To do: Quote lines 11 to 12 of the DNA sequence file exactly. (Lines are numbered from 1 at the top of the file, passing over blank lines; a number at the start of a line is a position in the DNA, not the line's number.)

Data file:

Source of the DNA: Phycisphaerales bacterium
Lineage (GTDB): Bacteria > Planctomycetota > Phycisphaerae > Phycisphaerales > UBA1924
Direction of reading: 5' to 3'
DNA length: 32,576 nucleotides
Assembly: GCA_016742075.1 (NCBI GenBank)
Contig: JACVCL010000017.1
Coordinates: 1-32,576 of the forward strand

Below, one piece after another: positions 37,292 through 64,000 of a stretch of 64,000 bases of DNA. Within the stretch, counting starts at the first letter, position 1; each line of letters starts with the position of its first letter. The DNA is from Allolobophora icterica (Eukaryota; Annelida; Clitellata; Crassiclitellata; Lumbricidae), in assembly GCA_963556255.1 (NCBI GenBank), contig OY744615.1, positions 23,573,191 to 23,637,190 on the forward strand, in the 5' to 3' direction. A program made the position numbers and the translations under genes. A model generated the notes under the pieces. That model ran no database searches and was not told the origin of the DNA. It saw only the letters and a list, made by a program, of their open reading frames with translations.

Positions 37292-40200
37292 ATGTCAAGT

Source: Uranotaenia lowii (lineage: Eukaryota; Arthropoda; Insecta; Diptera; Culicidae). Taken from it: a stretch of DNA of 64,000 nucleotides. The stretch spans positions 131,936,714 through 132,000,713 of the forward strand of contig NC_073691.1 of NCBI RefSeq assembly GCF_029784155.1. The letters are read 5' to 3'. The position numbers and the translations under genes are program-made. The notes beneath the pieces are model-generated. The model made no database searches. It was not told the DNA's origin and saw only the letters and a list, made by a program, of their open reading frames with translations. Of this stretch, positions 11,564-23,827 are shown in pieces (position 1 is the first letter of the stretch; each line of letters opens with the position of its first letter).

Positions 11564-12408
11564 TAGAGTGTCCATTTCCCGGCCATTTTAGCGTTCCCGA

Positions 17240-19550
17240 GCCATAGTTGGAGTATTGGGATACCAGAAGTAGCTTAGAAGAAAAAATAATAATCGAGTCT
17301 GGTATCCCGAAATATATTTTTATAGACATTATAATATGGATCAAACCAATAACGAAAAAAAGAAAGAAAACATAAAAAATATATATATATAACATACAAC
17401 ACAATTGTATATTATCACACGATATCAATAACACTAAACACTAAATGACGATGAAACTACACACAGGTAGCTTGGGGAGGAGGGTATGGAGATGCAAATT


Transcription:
Source: Uranotaenia lowii (lineage: Eukaryota; Arthropoda; Insecta; Diptera; Culicidae). Taken from it: a stretch of DNA of 64,000 nucleotides. The stretch spans positions 131,936,714 through 132,000,713 of the forward strand of contig NC_073691.1 of NCBI RefSeq assembly GCF_029784155.1. The letters are read 5' to 3'. The position numbers and the translations under genes are program-made. The notes beneath the pieces are model-generated. The model made no database searches. It was not told the DNA's origin and saw only the letters and a list, made by a program, of their open reading frames with translations. Of this stretch, positions 11,564-23,827 are shown in pieces (position 1 is the first letter of the stretch; each line of letters opens with the position of its first letter).

Positions 11564-12408